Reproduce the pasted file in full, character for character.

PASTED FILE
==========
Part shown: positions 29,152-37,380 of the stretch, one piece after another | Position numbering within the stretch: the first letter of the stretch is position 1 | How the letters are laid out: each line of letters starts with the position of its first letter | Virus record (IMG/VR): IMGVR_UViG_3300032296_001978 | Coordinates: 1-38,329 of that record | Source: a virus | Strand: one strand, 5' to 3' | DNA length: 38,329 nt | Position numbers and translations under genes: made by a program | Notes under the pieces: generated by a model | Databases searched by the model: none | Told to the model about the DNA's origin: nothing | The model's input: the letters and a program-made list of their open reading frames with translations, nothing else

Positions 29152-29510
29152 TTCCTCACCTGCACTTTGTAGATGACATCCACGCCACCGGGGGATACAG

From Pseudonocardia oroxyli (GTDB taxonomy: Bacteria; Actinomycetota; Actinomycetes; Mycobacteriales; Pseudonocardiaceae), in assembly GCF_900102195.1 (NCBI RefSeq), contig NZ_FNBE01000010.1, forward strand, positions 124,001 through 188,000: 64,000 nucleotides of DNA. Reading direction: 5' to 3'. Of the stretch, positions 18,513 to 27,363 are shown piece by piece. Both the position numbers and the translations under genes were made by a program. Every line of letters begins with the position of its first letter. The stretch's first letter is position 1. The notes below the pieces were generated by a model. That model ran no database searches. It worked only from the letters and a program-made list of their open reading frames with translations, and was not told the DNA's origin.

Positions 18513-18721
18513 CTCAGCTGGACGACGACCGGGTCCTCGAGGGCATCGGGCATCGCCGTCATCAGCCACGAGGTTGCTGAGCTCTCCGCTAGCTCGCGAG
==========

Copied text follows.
Part shown: positions 29,152-37,380 of the stretch, one piece after another | Position numbering within the stretch: the first letter of the stretch is position 1 | How the letters are laid out: each line of letters starts with the position of its first letter | Virus record (IMG/VR): IMGVR_UViG_3300032296_001978 | Coordinates: 1-38,329 of that record | Source: a virus | Strand: one strand, 5' to 3' | DNA length: 38,329 nt | Position numbers and translations under genes: made by a program | Notes under the pieces: generated by a model | Databases searched by the model: none | Told to the model about the DNA's origin: nothing | The model's input: the letters and a program-made list of their open reading frames with translations, nothing else

Positions 29152-29510
29152 TTCCTCACCTGCACTTTGTAGATGACATCCACGCCACCGGGGGATACAG

From Pseudonocardia oroxyli (GTDB taxonomy: Bacteria; Actinomycetota; Actinomycetes; Mycobacteriales; Pseudonocardiaceae), in assembly GCF_900102195.1 (NCBI RefSeq), contig NZ_FNBE01000010.1, forward strand, positions 124,001 through 188,000: 64,000 nucleotides of DNA. Reading direction: 5' to 3'. Of the stretch, positions 18,513 to 27,363 are shown piece by piece. Both the position numbers and the translations under genes were made by a program. Every line of letters begins with the position of its first letter. The stretch's first letter is position 1. The notes below the pieces were generated by a model. That model ran no database searches. It worked only from the letters and a program-made list of their open reading frames with translations, and was not told the DNA's origin.

Positions 18513-18721
18513 CTCAGCTGGACGACGACCGGGTCCTCGAGGGCATCGGGCATCGCCGTCATCAGCCACGAGGTTGCTGAGCTCTCCGCTAGCTCGCGAG